Almost all nutrients and wastes from the GI tract go to the liver before they go anywhere else in the body. This route is called portal circulation and this is where the liver must decide whether a substance is a waste or not and then take action on the things it determines to be waste. Before these nutrients and wastes get to the portal vein they must make it through the lymphatic vessels. The lymphatic system is vast in the GI tract and contains most of the immune cells in the digestive system. Most nutrients and wastes that do not make it through the lymphatic system to portal circulation to the liver will continue down the GI tract for excretion in the stool. When you examine the flow of wastes in the GI tract it is clear to see that the liver, lymphatic system, and bowels are under increased pressure when there is an overgrowth of Candida.

I recommend supporting the liver, lymphatic system, and bowels to all patients who are treated for Candida overgrowth. I like to use a mix of botanicals, amino acids, vitamins, minerals, acupuncture, and hydrotherapy. In my opinion the most important aspect of detoxification is that the treatments you use actually support the function of the organs that need support. For example, I almost always recommend milk thistle because it promotes liver function and regeneration. I rarely recommend laxatives because they don’t actually improve bowel function. Rather, they fool you into thinking you are cleansing merely because you are going to the bathroom more frequently.

The second most important part of detoxification is ensuring the pace of cleansing is tolerable to your body. During a detox, you should expect to notice signs of increased elimination like increased sweating, urination, bowel movements, skin discoloration amongst others. However, these signs of detox should be mild to moderate and should never feel intolerable or like a flare.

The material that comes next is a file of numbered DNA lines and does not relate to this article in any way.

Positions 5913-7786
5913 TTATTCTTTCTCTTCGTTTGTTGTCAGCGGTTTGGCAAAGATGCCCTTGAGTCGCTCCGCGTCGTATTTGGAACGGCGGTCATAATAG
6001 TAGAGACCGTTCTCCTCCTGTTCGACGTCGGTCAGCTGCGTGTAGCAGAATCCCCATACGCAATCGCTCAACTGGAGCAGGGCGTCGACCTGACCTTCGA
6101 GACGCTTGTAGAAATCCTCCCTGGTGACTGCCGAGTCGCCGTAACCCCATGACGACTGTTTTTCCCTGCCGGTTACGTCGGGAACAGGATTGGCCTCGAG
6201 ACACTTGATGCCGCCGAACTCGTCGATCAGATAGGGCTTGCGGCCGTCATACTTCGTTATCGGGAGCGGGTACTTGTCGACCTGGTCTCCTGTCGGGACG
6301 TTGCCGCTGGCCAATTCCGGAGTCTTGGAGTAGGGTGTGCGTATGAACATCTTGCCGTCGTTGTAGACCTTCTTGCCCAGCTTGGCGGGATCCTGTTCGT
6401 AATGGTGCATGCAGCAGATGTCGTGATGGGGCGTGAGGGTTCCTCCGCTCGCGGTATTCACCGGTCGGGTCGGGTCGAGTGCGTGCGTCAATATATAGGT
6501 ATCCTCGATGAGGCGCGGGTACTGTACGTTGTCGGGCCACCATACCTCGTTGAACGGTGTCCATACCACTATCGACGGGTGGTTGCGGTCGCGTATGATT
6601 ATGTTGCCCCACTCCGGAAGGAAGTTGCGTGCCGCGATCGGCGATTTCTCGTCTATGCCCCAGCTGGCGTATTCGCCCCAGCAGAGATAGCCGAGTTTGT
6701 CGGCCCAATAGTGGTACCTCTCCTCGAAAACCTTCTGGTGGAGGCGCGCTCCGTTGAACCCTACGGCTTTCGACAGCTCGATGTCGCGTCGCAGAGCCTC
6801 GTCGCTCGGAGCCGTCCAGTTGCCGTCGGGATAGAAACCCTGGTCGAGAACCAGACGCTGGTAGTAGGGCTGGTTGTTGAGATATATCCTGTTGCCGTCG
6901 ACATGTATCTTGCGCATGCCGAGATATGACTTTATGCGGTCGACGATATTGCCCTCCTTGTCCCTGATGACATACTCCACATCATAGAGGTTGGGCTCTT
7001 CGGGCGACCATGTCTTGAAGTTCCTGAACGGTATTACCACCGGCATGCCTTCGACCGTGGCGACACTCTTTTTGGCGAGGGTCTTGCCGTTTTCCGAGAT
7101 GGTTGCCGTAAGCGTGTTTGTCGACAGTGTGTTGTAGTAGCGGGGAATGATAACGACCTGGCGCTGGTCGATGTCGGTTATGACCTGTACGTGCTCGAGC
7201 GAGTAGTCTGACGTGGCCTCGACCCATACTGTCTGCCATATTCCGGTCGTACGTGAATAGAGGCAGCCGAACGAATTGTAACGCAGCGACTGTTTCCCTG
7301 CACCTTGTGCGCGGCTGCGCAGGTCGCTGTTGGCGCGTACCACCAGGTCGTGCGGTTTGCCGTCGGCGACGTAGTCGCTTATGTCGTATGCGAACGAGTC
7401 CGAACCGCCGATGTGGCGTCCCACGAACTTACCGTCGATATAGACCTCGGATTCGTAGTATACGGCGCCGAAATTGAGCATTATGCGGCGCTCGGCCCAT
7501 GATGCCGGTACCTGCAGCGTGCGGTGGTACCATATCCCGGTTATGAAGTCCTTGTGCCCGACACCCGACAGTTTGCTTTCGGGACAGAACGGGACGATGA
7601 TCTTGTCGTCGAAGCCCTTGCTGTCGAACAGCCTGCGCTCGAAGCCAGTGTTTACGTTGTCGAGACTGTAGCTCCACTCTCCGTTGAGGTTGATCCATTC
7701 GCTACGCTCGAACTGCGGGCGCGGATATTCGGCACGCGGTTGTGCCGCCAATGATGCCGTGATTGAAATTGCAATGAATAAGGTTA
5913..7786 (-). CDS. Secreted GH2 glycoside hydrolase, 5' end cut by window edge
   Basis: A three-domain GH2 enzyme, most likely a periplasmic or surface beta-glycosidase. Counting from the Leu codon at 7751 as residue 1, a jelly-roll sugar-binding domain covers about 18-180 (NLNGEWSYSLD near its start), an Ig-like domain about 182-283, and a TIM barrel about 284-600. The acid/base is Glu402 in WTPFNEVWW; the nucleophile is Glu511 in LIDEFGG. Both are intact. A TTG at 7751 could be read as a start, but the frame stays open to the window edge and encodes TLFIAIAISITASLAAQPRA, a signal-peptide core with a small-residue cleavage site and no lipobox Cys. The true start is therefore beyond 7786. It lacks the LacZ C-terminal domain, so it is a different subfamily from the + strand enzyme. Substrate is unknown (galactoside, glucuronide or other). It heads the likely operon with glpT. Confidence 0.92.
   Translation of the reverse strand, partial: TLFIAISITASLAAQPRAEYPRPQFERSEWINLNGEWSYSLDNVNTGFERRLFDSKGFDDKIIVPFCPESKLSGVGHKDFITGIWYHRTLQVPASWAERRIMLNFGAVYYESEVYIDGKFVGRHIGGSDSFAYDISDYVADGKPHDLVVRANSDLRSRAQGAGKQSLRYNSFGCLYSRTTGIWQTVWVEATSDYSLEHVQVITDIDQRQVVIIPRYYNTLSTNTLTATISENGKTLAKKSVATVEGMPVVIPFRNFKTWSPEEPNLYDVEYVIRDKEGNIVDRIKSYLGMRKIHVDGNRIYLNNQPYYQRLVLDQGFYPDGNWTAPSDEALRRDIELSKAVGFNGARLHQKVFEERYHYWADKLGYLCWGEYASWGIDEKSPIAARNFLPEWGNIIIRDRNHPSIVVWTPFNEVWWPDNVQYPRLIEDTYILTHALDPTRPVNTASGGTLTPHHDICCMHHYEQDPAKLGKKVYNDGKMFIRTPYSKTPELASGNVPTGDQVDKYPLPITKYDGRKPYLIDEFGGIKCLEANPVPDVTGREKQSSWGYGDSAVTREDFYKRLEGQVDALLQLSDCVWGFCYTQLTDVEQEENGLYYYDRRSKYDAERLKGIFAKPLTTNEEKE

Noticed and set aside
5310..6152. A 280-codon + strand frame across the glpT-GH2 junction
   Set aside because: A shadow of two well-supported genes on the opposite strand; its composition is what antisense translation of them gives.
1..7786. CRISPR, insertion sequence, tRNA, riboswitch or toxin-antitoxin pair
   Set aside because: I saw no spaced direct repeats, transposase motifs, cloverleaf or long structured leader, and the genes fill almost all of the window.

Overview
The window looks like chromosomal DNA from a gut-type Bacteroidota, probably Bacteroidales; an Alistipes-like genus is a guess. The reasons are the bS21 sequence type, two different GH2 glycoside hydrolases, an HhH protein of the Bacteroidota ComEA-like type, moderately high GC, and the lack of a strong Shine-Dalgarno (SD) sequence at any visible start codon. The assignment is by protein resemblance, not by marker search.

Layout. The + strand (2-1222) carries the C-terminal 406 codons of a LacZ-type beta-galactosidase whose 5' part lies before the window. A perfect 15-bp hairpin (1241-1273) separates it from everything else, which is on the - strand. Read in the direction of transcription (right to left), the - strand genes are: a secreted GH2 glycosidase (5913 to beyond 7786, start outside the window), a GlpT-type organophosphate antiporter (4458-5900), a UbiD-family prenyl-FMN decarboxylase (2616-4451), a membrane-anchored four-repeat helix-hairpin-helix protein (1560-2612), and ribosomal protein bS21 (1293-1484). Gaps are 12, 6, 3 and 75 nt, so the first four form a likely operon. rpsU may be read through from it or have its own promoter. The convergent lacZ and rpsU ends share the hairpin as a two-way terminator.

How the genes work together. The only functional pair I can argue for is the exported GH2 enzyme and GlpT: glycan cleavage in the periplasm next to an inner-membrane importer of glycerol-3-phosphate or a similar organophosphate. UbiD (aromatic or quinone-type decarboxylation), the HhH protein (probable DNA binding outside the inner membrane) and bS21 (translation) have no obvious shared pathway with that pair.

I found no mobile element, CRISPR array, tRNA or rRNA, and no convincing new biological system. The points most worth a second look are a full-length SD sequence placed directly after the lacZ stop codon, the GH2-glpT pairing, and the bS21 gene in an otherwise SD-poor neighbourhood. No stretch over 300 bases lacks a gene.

If you think you may have an overgrowth of Candida I highly recommend you work with a professional who is well versed in diagnosing and treating Candida overgrowth naturally. Although many people guide themselves through a “Candida Cleanse,” too many people don’t actually treat it successfully and have to attempt to treat Candida several times before they finally get the job done. This process wastes a lot of time and money and often causes other health concerns from ineffective treatment.

In this series we have discussed many ways to treat the overgrowth of Candida. The purpose of this article was to highlight the importance of supporting the body’s detoxification processes as a part of the treatment. I find when detoxification is a part of the treatment process patients are less likely to experience a recurrence of their overgrowth because they have dealt with the problem more comprehensively.

Dr. Brent Barlow

Dr. Brent Barlow is a naturopathic physician and author of the book series, To Feel Well. The first book in the series is now available. Click Here for more information or to purchase Improve Your Digestive System. He is an expert in the field of integrative and holistic healthcare and has a special interest in treating cardiovascular, hormonal, inflammatory, and digestive system disorders. He is board certified to utilize advanced integrative procedures like intravenous nutrient infusions, prolotherapy, neural therapy, and hormone prescription. Dr. Barlow is a graduate of the Boucher Institute of Naturopathic Medicine in Vancouver and practices in Kelowna, British Columbia.

Website: www.drbrentbarlownd.com